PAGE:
Belongs within: Asilidae. The Asilinae are a group of robber flies with a long, bare stylus on the antenna. They are the most diverse subfamily of robber flies in temperate regions of the world but are less diverse in the tropics. Asilines are unusual among Diptera in the absence of  a crop or esophageal diverticulum… Continue reading Asilinae


Belongs within: Asiloidea.Contains: Anthracinae, Lomatiinae, Toxophorinae, Ecliminae, Bombyliinae, Phthiriinae. The Bombyliidae, bee flies, are a cosmopolitan group of often woolly and usually stoutly built flies, often bearing a long projecting proboscis. Adults are nectar and pollen feeders that may often be observed visiting flowers. Larvae are predators or parasitoids of other arthropods (Greathead et al.… Continue reading Bombyliidae


Belongs within: Tabanidae. The Tabanini are a cosmopolitan group of horse flies, most diverse in the Northern Hemisphere. Ocelli are typically absent though an ocellar tubercle remains visible in Hybomitra (Pechuman & Teskey 1981). The largest genus Tabanus is probably polyphyletic, being largely defined by the absence of characters found in other genera (Burger 2009).… Continue reading Tabanini


Belongs within: Stratiomyomorpha.Contains: Stratiomyini, Oxycerini, Sarginae, Clitellariinae, Pachygastrinae. The Stratiomyidae, soldier flies, are an ecologically diverse group of often colourful flies. Larvae of the Stratiomyinae and Nemotelinae are aquatic whereas larvae of other subfamilies are terrestrial, mostly living in association with decaying plant or animal matter. As adults, the Chiromyzinae are markedly sexually dimorphic, with… Continue reading Stratiomyidae


Belongs within: Anthracinae. The Anthracini are a cosmopolitan group of bee flies, characterised by the presence of an apical circlet of hairs around the compacted, often onion-shaped antenna. Recorded hosts are mostly aculeate wasps and bees though at least two species, Anthrax georgicus and A. gideon, attack larvae of Cicindelidae (Greathead et al. 2009). Anthracins… Continue reading Anthracini


Belongs within: Asiloidea. The Mydidae, mydas flies, are a group of predatory flies with a characteristic clubbed second antennal flagellomere. The Neotropical species Mydas heros is one of the world’s largest flies (Colless & McAlpine 1991). The genus Rhaphiomidas, found in southwestern North America, differs from other mydids in several features including the possession of… Continue reading Mydidae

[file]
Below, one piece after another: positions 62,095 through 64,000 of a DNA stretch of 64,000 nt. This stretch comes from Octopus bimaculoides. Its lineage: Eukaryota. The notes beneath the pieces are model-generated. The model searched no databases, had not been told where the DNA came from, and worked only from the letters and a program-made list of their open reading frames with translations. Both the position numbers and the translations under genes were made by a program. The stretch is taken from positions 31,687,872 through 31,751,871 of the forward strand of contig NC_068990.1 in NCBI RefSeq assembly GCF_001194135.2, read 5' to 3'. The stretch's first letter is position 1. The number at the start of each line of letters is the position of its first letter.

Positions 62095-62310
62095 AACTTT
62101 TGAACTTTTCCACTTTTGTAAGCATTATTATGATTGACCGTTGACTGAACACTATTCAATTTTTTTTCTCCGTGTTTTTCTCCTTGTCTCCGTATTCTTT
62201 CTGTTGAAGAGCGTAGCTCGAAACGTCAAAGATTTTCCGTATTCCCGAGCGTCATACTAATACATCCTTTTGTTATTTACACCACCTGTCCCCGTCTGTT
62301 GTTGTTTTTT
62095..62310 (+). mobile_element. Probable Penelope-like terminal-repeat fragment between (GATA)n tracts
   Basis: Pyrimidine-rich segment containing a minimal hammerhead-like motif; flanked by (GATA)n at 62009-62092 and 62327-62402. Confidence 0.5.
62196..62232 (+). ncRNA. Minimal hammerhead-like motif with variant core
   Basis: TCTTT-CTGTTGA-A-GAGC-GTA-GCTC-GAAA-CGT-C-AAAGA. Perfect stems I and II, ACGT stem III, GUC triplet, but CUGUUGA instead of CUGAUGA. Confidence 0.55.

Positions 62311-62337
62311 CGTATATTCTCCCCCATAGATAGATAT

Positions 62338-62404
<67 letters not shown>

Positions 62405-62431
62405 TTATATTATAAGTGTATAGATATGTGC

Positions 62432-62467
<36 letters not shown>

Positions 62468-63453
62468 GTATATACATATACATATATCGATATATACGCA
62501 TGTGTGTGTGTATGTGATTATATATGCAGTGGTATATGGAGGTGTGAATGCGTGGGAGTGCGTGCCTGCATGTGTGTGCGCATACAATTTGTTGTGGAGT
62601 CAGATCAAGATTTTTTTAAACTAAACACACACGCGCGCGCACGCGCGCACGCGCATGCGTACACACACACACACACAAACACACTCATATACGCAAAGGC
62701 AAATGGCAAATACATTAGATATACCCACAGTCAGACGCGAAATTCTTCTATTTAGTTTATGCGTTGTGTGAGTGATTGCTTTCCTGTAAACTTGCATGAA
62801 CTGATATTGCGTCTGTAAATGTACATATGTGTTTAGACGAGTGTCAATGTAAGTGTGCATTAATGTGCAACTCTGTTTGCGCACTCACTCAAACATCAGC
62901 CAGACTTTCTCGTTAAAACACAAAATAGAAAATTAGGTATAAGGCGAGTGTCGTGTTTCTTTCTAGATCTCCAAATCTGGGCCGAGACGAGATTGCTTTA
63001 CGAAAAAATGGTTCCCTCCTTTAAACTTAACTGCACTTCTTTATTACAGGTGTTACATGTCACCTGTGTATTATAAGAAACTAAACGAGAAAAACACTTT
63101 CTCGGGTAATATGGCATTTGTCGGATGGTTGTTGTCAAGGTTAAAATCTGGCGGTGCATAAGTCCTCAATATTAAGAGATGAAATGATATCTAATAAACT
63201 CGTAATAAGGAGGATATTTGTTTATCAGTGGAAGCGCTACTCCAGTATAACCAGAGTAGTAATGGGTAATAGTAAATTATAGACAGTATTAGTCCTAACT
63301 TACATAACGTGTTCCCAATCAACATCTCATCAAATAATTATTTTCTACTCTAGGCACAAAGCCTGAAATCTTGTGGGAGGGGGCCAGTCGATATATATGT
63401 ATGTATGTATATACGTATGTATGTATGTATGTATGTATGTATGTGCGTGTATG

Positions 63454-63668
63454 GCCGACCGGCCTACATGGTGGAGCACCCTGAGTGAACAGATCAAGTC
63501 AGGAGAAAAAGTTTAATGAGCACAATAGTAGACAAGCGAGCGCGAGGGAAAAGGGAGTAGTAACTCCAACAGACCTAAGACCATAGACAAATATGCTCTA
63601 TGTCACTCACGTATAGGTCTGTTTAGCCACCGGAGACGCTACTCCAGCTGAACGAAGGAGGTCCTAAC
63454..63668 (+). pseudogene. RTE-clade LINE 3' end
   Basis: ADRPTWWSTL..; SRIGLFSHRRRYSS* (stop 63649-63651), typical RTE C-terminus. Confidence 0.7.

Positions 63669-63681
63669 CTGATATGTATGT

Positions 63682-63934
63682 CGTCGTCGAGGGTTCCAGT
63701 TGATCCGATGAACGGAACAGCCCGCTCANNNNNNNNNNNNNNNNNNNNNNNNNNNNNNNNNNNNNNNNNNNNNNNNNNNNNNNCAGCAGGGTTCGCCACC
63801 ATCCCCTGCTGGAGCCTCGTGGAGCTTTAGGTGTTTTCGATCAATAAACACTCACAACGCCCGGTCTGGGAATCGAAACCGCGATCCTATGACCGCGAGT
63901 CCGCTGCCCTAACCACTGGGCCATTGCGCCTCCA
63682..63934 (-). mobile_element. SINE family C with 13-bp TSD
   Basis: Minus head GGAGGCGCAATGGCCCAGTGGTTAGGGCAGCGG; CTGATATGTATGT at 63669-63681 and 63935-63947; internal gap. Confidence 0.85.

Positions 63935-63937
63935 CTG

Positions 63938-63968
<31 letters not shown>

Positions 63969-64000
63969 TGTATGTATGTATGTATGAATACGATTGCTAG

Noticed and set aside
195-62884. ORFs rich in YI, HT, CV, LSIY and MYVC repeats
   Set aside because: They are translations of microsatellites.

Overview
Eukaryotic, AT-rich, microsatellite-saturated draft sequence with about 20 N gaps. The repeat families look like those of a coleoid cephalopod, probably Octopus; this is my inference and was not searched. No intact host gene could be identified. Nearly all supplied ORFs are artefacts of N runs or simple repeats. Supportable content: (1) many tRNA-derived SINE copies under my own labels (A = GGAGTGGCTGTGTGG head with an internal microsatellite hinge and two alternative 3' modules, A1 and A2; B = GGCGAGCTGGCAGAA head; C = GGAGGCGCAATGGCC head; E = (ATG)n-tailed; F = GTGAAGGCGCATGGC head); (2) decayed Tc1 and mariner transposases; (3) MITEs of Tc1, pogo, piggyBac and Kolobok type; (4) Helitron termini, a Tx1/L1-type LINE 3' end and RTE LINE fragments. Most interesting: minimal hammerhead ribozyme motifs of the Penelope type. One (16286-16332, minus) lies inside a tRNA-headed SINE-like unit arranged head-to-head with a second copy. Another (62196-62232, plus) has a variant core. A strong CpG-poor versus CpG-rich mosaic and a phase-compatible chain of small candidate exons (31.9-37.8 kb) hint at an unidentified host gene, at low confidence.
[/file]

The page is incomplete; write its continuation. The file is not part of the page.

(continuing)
Belongs within: Therevidae. The Therevinae are a widespread group of stiletto flies characterised primarily by features of the genitalia. Members include the diverse North American genus Ozodiceromyia, characterised by areas of reduced pubescence on the frons, thorax and/or abdomen, with the frons usually being shiny black in females and having a small shiny black area… Continue reading Therevinae


Belongs within: Orthorrhapha.Contains: Ogcodes. The Acroceridae, small-headed flies, are a group of flies that develop as endoparasitoids of spiders. As indicated by the vernacular name, the head is small and mostly taken up by the enlarged, often holoptic compound eyes. Members of the subfamily Philopotinae are distinguished from other subfamilies by strongly developed postpronotal lobes,… Continue reading Acroceridae


Belongs within: Stratiomyidae. The Stratiomyini are a group of soldier flies with the antenna lacking an apical stylus, and vein A1 in the wing straight. They may be divided between tribes Stratiomyini sensu stricto and Odontomyiini based on whether the antenna has five (Stratiomyini) or six (Odontomyiini) flagellomeres (James 1981) but this division is not… Continue reading Stratiomyini


Belongs within: Tabanomorpha. The Rhagionidae are a group of slender flies, mostly of poorly known habits. Females of some species are blood-suckers but others are reported to be predaceous on other insects. Larvae, where known, are predators of earthworms and insect larvae (Kerr 2009). The classification of the family has been subject to debate with… Continue reading Rhagionidae